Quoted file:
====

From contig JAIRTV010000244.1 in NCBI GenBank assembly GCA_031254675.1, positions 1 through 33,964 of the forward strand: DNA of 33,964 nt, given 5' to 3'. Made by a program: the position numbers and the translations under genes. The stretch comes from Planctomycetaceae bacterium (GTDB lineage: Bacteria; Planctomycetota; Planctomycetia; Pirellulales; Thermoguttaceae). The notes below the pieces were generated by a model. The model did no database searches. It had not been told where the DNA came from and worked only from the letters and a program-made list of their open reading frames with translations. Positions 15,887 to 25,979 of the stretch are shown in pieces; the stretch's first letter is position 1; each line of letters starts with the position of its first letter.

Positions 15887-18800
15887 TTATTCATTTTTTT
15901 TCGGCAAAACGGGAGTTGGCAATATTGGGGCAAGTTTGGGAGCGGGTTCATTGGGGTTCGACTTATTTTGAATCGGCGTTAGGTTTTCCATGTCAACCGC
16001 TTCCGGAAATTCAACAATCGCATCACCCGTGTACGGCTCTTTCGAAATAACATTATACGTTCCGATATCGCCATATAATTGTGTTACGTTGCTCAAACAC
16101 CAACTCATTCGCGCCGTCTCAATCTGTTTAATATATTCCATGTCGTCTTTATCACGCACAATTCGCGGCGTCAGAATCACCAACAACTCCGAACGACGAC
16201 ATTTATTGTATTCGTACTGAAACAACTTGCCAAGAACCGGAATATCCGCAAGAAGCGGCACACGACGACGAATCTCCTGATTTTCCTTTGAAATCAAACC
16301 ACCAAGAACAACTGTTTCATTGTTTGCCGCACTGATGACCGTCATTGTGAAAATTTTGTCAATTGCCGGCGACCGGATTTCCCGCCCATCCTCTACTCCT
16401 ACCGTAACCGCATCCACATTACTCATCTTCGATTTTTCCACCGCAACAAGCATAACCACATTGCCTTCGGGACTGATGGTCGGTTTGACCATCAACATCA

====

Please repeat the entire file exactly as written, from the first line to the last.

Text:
From contig JAIRTV010000244.1 in NCBI GenBank assembly GCA_031254675.1, positions 1 through 33,964 of the forward strand: DNA of 33,964 nt, given 5' to 3'. Made by a program: the position numbers and the translations under genes. The stretch comes from Planctomycetaceae bacterium (GTDB lineage: Bacteria; Planctomycetota; Planctomycetia; Pirellulales; Thermoguttaceae). The notes below the pieces were generated by a model. The model did no database searches. It had not been told where the DNA came from and worked only from the letters and a program-made list of their open reading frames with translations. Positions 15,887 to 25,979 of the stretch are shown in pieces; the stretch's first letter is position 1; each line of letters starts with the position of its first letter.

Positions 15887-18800
15887 TTATTCATTTTTTT
15901 TCGGCAAAACGGGAGTTGGCAATATTGGGGCAAGTTTGGGAGCGGGTTCATTGGGGTTCGACTTATTTTGAATCGGCGTTAGGTTTTCCATGTCAACCGC
16001 TTCCGGAAATTCAACAATCGCATCACCCGTGTACGGCTCTTTCGAAATAACATTATACGTTCCGATATCGCCATATAATTGTGTTACGTTGCTCAAACAC
16101 CAACTCATTCGCGCCGTCTCAATCTGTTTAATATATTCCATGTCGTCTTTATCACGCACAATTCGCGGCGTCAGAATCACCAACAACTCCGAACGACGAC
16201 ATTTATTGTATTCGTACTGAAACAACTTGCCAAGAACCGGAATATCCGCAAGAAGCGGCACACGACGACGAATCTCCTGATTTTCCTTTGAAATCAAACC
16301 ACCAAGAACAACTGTTTCATTGTTTGCCGCACTGATGACCGTCATTGTGAAAATTTTGTCAATTGCCGGCGACCGGATTTCCCGCCCATCCTCTACTCCT
16401 ACCGTAACCGCATCCACATTACTCATCTTCGATTTTTCCACCGCAACAAGCATAACCACATTGCCTTCGGGACTGATGGTCGGTTTGACCATCAACATCA